Vincent Gee was just 15 years old when he found himself living on the streets.
He had suffered years of physical abuse from both his parents – including being branded with a red hot poker for arriving home late one evening.
After being expelled from school he was thrown out of the family home and forced to spend the remainder of his teenage years foraging the streets to try to survive another day.
He described the period as the ‘hardest years of his life’.
Fast forward four decades and Vincent, known as Vinny, is now setting his sights on campaigning to tackle the growing issue of homelessness throughout the whole country,
He believes more must be done to tackle the causes of homelessness and has teamed up with a Sheffield charity.
Vinny, aged 53, said: “Becoming homeless at 15-years-old and the years that followed were the hardest years of my life.
“When most people see someone homeless in the street, they automatically assume that it’s because they’ve been involved with drugs or crime, but in most cases there are lots of other reasons as to why they are on the streets.” Vinny’s life began turning around when he started working as a youth worker with Capita.
He progressed onto other jobs within the company and finally became an estates manager.
Aged 46, he decided to turn his back on the ‘rat race’ and moved to Sheffield from Nottingham in 2008, where he hoped to start a new life.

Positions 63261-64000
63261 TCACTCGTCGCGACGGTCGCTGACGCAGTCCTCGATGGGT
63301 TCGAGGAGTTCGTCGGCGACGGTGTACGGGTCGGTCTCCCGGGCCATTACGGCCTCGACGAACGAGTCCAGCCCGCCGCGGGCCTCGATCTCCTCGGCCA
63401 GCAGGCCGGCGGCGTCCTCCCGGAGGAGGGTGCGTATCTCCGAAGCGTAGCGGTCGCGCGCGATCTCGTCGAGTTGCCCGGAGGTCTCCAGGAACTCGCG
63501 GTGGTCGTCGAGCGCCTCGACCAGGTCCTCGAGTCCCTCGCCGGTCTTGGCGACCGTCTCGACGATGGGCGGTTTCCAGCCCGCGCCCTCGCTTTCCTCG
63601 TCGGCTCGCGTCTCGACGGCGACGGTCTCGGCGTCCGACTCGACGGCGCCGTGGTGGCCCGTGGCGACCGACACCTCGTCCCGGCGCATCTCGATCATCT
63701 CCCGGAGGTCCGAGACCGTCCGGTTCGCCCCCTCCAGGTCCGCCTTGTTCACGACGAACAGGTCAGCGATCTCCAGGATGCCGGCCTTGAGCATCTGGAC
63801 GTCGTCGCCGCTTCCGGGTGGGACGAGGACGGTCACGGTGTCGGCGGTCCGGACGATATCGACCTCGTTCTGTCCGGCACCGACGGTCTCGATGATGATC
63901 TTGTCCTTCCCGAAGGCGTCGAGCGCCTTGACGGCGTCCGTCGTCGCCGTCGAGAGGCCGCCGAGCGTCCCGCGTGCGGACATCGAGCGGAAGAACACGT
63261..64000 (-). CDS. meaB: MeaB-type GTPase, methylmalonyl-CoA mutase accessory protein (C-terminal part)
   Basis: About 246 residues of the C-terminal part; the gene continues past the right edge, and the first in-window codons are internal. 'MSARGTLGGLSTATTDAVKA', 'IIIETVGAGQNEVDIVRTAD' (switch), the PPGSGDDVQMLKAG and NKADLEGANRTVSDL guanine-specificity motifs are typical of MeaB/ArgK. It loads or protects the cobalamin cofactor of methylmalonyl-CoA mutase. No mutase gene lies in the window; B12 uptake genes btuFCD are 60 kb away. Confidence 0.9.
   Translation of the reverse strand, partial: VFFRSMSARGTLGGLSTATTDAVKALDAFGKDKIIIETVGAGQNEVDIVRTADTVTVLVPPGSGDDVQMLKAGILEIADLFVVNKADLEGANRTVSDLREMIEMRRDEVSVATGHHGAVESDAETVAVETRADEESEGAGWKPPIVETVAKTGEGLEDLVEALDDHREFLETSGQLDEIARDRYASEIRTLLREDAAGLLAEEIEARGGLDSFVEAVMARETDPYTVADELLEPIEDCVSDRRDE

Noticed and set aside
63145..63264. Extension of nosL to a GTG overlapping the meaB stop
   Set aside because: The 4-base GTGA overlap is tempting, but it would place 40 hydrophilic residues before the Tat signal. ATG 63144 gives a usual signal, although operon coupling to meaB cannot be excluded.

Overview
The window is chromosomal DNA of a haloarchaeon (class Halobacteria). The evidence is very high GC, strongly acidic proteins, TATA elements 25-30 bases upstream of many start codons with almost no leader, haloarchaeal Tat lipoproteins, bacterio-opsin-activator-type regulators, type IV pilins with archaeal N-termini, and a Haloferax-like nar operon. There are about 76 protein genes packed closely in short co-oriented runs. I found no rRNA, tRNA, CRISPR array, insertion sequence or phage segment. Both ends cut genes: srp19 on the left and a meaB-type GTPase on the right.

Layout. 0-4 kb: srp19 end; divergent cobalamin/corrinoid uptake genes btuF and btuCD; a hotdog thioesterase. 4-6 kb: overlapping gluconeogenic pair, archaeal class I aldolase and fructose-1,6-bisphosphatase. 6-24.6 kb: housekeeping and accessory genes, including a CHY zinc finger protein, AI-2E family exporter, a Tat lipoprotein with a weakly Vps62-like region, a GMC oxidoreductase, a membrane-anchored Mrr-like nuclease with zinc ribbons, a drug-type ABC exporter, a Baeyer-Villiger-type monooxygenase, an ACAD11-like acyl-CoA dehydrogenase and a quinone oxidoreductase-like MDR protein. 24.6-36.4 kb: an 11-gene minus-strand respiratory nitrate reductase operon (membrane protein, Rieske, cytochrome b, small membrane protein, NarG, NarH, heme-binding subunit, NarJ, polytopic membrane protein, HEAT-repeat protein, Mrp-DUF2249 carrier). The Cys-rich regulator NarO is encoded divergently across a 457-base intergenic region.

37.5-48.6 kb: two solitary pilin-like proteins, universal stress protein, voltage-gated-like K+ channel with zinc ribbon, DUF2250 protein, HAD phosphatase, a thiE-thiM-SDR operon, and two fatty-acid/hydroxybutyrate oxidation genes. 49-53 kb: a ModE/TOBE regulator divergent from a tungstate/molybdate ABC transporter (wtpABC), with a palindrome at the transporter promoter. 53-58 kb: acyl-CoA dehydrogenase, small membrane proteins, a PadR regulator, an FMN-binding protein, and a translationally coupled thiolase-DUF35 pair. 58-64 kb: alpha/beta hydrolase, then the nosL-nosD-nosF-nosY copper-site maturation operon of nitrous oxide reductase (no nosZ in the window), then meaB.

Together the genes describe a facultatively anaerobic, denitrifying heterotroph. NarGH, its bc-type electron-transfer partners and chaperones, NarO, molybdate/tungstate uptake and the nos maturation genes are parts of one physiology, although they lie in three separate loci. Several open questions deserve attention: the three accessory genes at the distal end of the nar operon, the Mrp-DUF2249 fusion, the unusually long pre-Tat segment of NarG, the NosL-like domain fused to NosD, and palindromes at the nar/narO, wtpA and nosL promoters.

Today, Vinny lives in Crookes and runs a successful gym called V Force Fitness, in Highfield – dubbed the cleanest in Britain.
He spends his days providing help and advice in order to enable individuals to fulfil their personal goals and devotes much of spare his time to helping raise awareness of the causes of homelessness.
Vinny’s meticulous attention to detail of keeping his gym clean attracted the attention of Channel Four programme Obsessive Compulsive Cleaners after being tipped off by one of his clients.
The show sees obsessive cleaners team up to clean some of the dirtiest homes in Britain.
Vinny, dubbed King Cleaner on the show, is now aiming to clean up attitudes towards homelessness and is planning to visit schools and colleges around the UK to challenge the perception of homelessness. He has already joined forces with the Sheffield-based charity, the Cathedral Archer Project, to help raise funds to support the work of the charity.
The project, based at Sheffield Cathedral, is a day centre for homeless adults, offering food, support services and signposting to other agencies able to help those without a roof over their heads.
Vinny, a father-of-four, said: “Homelessness is a vicious, destructive cycle.
“When I was on the streets there was no-one to turn to, and I think this is why projects like Sheffield’s Cathedral Archer Project are so important. It costs £37,500 per year to keep someone in prison.
“Just £255 gives someone homeless the chance to start afresh.
“The maths just doesn’t add up.
“The profession I work in means I get to help people every day. They have made a choice to come to me for help with their health and lifestyle.
“Working on Obsessive Compulsive Cleaners made me realise the situations people sometimes find themselves in cannot be helped, just like those who are homeless.
“Many people think those who are homeless have chosen to be, which is simply not the case.
“My next step is to educate and inform people of all ages on homelessness as a whole and the effects it can have on people’s lives.”
n Fundraising dinner to help city’s homeless: see P16